Section research areas
Our research in Microbial Ecology is internationally recognized and holds high merits within soil microbial ecology (fungi, bacteria, protists, and viruses), Arctic microbiology and biogeochemistry, pathogens in the environment, aero-microbiology, degradation of organic micro-pollutants, industry-related microbiology, effects of agricultural practices on the microbe-driven ecosystem services and biogeochemical processes. Consultancy includes environmental risk assessment of microorganisms (GMOs, production organisms, microbial control agents, bio-stimulants) as well as eDNA-based monitoring of non-indigenous species. Besides traditional microbiological techniques, molecular methodologies are pivotal to the research in the section, including sequencing of pure cultures and environmentally derived DNA and RNA using Illumina and Oxford Nanopore platforms.
The current specific areas of expertise form the platform for fulfilling the future ambitions of the section designed to meet society’s future requirements for research and for knowledge. The following research areas are in focus:
The role of microorganisms in sustainable soil practices:
Climate change mitigation by soil microorganisms with a focus on the possibilities of soil microorganisms to mitigate GHG emissions and how the soil quality is affected by agricultural climate change mitigation measures. There is a strong synergy with the research areas of eDNA, soil virus and soil protists.
Ecology of microbial communities (from microbial interactions to carbon and nutrient fluxes) on the Greenlandic ice sheet where microbes play a crucial role in ice melting. Phylogenetics of ice microorganisms to advance our level of understanding of microbial ecology, the nutritional background of the ice microbiota and hydrological processes that drive microbial communities in the Arctic.
Studies of low-level presence of nutrients and particles in Arctic environments, ice sheets, glacial runoff and studies on glacial hydrology. There is strong interaction with the cryo-microbiological research area.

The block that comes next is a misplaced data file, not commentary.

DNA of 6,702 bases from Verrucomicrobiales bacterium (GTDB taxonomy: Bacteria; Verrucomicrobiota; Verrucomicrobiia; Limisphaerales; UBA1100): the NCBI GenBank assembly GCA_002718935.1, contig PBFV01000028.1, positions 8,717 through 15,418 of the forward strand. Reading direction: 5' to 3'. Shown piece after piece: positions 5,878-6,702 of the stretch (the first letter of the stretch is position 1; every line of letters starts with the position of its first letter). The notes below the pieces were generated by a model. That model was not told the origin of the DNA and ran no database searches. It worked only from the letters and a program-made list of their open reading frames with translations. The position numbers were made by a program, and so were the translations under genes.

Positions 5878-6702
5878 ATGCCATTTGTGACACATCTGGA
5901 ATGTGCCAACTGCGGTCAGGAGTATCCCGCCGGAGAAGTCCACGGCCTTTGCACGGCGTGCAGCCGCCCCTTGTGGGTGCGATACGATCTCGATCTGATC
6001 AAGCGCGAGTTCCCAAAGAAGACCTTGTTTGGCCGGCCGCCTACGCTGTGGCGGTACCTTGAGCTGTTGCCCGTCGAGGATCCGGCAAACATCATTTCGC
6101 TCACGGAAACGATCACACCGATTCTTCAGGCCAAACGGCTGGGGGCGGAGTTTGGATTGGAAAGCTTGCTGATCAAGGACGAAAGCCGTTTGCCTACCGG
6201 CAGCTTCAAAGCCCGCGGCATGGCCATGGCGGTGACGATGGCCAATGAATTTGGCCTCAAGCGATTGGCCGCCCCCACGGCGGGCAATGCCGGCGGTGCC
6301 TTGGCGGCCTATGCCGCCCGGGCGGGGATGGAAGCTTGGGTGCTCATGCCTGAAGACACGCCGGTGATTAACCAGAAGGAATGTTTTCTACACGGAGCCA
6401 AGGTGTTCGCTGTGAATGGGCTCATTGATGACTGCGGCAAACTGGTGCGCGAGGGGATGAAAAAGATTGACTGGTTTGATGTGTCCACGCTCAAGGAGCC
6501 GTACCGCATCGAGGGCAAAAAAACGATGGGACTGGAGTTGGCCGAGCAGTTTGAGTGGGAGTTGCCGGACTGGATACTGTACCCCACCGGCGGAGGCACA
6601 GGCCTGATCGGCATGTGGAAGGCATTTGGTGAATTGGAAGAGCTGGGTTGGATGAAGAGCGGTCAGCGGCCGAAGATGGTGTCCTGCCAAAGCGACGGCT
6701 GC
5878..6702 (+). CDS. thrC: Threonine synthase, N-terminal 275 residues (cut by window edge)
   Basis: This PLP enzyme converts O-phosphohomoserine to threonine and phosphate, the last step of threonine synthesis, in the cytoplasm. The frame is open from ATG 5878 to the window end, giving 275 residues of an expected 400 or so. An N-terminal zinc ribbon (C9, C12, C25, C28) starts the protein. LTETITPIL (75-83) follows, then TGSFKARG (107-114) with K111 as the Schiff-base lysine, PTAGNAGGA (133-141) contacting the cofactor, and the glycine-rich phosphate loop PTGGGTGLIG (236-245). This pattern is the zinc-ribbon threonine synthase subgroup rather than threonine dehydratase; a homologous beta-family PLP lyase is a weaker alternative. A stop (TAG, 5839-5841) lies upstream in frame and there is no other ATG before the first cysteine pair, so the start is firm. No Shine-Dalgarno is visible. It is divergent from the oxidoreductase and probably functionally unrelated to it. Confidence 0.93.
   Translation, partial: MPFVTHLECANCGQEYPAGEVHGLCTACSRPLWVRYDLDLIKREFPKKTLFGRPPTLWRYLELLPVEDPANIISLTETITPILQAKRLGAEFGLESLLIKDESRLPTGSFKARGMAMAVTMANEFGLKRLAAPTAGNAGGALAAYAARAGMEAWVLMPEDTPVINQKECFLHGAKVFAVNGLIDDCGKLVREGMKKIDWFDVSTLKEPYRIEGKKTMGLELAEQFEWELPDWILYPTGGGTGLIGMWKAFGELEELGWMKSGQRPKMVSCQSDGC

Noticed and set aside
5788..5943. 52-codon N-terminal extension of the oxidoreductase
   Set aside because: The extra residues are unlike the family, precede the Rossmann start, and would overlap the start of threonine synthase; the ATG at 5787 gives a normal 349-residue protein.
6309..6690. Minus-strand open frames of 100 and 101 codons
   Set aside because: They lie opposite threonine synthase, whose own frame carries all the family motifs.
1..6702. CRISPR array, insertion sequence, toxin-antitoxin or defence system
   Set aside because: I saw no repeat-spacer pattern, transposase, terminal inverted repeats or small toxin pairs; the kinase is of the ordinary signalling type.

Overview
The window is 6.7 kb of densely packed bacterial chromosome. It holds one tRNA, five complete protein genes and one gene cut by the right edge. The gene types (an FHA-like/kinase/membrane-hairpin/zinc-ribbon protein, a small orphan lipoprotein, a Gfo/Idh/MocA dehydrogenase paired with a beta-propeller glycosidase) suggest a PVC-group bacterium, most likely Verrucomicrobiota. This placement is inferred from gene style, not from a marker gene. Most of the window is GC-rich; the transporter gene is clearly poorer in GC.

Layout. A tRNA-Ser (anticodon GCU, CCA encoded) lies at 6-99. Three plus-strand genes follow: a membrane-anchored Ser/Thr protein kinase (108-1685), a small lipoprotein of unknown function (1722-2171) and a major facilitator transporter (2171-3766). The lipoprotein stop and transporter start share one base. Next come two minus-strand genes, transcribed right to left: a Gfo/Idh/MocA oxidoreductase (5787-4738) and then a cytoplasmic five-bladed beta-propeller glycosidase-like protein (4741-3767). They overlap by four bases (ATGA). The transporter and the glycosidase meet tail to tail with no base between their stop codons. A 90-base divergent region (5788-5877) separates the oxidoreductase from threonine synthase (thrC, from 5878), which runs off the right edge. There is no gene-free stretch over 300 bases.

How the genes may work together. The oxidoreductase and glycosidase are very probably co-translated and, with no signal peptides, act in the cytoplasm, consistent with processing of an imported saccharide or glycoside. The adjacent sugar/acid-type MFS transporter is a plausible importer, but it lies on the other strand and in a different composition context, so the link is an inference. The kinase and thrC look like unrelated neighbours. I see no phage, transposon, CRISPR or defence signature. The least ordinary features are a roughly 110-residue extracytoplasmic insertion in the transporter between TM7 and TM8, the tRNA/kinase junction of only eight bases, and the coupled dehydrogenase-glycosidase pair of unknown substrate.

Incidence, effect and dispersion of microorganisms in the atmosphere. Sampling methodologies of airborne microbes (viruses, bacteria, fungal propagules, pollen) and methodologies to identify and quantify them (eDNA, ddPCR) and understand their interactions with aerosols.
Discover and develop biotechnological approaches for sustainable usage of waste materials, optimize industrial processes (e.g. enzymatic) to improve sustainability. Research on cold adapted microorganisms.
Environmental virus ecology:
Research viruses that interact with microorganisms from soils to glaciers (e.g., how mycoviruses influence fungal ecology in relation to plants, soil and technical systems).
Pathogenic microorganisms in the environment:
This research is at the intersection between microbial ecology and medical microbiology. It examines the role of environment as a habitat for pathogenic microorganisms, and for their spread and exposure to humans.
eDNA and sequencing facilities
The section has several in-house approaches and develop further methodologies (e.g., SIP, total RNA, transcriptomics) to measure microbial occurrence and activity regarding plant pathogens, predator influence on population dynamics, presence of prokaryotes and invertebrates (e.g. protozoa, nematodes) as bio-indicators of soil quality to measure non-indigenous species, microbial processes involved in degradation of pollutants, indicators of soil health and microbial interactions and dynamics in icy environments.
EMBI offers advice to public and private sector in all research areas.